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Biocultural homogenization entails interwoven losses of native biological and cultural diversity at local, regional, and global scales. It is a driver and a product of complex and pervasive losses of biological and cultural diversity; however, it is not yet widely recognized to its full extent. In this book we show how the processes of biological a...
Article
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1.Competitor, Stress-tolerator, Ruderal (CSR) theory is a prominent plant functional strategy scheme previously applied to local floras. Globally, the wide geographic and phylogenetic coverage of available values of leaf area (LA), leaf dry matter content (LDMC) and specific leaf area (SLA) (representing, respectively, interspecific variation in pl...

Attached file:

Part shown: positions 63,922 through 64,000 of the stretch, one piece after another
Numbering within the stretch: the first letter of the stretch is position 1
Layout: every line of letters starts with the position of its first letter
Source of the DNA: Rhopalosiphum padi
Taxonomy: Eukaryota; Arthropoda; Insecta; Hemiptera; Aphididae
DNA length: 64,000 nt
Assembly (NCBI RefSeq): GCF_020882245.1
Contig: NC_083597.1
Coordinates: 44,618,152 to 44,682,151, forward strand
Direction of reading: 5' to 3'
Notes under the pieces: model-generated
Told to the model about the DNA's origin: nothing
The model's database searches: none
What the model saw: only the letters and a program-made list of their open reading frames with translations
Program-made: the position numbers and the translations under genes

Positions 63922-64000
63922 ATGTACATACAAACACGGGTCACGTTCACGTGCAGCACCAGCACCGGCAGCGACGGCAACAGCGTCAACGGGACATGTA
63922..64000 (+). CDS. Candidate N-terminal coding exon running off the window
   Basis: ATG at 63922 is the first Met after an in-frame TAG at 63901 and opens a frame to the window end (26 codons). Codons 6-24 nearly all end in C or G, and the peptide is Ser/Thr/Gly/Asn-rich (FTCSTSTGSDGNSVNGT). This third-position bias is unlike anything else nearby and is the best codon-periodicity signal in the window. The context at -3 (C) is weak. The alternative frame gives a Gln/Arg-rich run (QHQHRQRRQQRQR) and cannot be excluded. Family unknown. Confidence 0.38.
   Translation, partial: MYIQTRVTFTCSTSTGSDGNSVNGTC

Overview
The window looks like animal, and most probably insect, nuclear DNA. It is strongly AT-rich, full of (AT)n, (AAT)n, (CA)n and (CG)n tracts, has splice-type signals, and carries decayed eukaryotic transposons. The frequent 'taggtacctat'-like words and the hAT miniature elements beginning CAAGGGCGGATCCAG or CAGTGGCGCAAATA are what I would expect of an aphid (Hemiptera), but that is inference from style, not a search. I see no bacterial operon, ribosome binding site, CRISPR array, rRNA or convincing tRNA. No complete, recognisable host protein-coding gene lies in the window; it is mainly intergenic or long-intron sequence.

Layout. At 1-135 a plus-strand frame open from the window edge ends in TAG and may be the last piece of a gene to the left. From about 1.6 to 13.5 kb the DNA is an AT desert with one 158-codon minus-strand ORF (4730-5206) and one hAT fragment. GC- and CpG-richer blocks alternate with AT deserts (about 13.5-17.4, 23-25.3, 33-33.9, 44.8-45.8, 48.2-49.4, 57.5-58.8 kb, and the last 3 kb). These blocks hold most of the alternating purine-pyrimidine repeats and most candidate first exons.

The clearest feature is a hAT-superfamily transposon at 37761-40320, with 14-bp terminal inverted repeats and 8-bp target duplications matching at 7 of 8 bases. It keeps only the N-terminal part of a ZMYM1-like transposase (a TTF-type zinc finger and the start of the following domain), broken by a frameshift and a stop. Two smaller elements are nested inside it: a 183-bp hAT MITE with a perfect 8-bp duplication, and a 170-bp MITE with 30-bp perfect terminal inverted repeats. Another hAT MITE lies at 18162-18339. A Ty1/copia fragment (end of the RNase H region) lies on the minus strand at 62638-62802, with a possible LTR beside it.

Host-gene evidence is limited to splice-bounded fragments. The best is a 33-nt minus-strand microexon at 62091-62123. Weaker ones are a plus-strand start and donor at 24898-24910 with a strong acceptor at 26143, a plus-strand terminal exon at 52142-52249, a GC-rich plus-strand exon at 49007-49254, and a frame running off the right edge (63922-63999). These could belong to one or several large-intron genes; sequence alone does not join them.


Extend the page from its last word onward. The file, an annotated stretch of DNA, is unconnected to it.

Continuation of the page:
Book
The Arctic is one of the world’s regions most affected by cultural, socio-economic, environmental, and climatic changes. Over the last two decades, scholars, policymakers, extractive industries, governments, intergovernmental forums, and non-governmental organizations have turned their attention to the Arctic, its peoples, resources, and to the cha...
Chapter
Improving the dynamic relationship between nature and human well-being is a pressing issue of our time. Landscapes embody this tight interconnectedness and serve as unique sustainability learning hubs, showcased by the global rise of place-based and holistic landscape stewardship initiatives. Incorporating these exciting developments, this book exp...
Data
A field-portable list of mean CSR strategies for common plant species, adapted from Table S1 of Pierce et al. (2017) Functional Ecology 31: 444–457 doi: 10.1111/1365-2435.12722 for use on smartphones